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Once unscrewed, unsolder and remove the SO239 connector. Set it aside. Be careful not to knock any of the surrounding components, as they’re part of the transmitters low pass filter. Work the power cable rubber grommit out, and using the thick wires for leverage, carefully lift the board upwards. Be very careful not to bed the connectors at the front, linking to the front panel. The front panel has pins poking out, which mate with holes on the edge of the main board. Also be aware of the heatsink compound on the transistor backs.

Clean the heatsink compound from the heatsink and check the metal has a very smooth finish. DO NOT scratch the area of the heatsink under the transistors

! My chassis & heatsink had massive burrs around the screw holes, that had pushed up the transistors, compounding the overheating problem further. I used a very lightly abrasive sand block, and rubbed the burrs away. I was appalled at this. No wonder the PAs burn out on these! Here’s what the cutout for the final FET looked like on my FT-2800M.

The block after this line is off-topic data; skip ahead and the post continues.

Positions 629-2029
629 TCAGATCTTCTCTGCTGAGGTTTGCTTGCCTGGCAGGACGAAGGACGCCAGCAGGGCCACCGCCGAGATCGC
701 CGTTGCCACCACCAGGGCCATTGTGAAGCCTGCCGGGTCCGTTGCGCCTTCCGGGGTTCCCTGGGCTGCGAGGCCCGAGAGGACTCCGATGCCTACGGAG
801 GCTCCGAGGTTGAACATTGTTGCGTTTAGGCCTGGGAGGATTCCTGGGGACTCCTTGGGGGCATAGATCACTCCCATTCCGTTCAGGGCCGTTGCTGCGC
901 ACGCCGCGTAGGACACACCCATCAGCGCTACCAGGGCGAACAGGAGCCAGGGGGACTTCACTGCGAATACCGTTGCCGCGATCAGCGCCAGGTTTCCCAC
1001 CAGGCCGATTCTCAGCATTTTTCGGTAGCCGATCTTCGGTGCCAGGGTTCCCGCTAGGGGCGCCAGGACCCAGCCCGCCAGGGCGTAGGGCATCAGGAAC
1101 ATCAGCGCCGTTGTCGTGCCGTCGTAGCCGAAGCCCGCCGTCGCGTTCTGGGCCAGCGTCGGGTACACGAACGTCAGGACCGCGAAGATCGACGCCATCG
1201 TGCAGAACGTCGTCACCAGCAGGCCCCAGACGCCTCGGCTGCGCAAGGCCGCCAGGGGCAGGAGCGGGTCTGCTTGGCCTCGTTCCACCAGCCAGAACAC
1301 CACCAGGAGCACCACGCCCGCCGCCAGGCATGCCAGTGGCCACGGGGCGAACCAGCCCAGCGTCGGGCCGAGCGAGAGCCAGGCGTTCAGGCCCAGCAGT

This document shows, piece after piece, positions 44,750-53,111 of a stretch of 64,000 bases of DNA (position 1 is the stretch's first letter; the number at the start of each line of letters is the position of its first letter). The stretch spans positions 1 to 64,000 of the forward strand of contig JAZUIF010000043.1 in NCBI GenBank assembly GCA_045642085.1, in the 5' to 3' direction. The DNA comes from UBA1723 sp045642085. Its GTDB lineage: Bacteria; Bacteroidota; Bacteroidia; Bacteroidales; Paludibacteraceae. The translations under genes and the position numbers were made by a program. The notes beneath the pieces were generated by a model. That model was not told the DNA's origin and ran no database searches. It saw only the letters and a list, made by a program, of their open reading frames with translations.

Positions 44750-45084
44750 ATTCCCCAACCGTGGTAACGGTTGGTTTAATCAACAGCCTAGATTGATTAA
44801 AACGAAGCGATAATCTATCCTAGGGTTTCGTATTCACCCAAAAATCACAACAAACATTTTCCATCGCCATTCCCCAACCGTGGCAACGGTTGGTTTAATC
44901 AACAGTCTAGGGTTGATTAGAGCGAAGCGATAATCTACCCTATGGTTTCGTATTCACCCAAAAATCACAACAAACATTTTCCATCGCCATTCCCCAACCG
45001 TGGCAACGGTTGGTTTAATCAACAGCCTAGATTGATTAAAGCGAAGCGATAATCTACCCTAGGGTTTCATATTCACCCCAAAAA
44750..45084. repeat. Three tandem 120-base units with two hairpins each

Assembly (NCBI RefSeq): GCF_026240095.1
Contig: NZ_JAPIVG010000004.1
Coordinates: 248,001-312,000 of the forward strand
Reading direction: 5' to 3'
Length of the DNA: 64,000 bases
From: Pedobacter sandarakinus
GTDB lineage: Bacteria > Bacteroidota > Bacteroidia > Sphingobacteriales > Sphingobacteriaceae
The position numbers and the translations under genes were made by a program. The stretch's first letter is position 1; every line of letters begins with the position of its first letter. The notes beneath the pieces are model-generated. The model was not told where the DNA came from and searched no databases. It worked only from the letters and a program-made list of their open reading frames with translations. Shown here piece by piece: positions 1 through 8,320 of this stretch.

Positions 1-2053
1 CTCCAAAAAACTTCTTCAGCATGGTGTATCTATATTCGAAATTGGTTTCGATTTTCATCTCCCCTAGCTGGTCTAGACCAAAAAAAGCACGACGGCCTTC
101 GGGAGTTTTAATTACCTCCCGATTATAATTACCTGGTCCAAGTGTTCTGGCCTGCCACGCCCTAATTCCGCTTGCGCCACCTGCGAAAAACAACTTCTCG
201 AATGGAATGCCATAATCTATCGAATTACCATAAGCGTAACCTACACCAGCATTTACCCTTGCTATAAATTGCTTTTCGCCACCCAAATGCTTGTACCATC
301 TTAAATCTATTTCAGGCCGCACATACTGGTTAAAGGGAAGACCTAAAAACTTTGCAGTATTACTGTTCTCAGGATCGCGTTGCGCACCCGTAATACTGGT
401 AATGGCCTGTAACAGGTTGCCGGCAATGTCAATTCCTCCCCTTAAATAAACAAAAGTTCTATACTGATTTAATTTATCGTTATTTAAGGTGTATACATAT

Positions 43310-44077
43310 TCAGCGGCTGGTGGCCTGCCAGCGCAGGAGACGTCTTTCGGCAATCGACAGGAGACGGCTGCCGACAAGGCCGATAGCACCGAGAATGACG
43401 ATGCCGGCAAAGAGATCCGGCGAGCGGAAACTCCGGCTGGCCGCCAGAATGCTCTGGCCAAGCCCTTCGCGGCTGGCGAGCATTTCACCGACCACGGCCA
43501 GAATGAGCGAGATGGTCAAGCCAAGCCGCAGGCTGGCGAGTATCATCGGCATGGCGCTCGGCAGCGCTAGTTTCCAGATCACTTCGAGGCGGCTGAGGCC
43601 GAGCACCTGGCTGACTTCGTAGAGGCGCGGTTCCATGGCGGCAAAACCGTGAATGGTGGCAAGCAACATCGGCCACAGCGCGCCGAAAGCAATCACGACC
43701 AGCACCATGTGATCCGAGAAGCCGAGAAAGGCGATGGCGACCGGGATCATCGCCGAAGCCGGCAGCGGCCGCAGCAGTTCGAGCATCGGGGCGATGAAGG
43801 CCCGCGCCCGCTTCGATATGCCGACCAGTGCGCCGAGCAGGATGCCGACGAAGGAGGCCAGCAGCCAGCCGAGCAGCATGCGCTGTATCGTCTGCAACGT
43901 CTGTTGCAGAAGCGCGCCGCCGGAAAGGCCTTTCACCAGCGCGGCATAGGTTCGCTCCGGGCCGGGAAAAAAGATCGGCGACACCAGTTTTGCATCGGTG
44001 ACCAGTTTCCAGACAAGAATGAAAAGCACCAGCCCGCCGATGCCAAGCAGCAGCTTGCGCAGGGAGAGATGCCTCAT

FET Chassis Mill

 

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You want these cut outs to be a mirror surface. That comes with a good deal of sanding! This is what makes the difference. You need a nice smooth surface on the FET and a nice smooth surface on the heatsink. This allows for maximum contact area, therefore lowest thermal resistance, and therefore no more blown PAs! Spend the time to do this right – otherwise you’ll add this page to your bookmarks! 🙂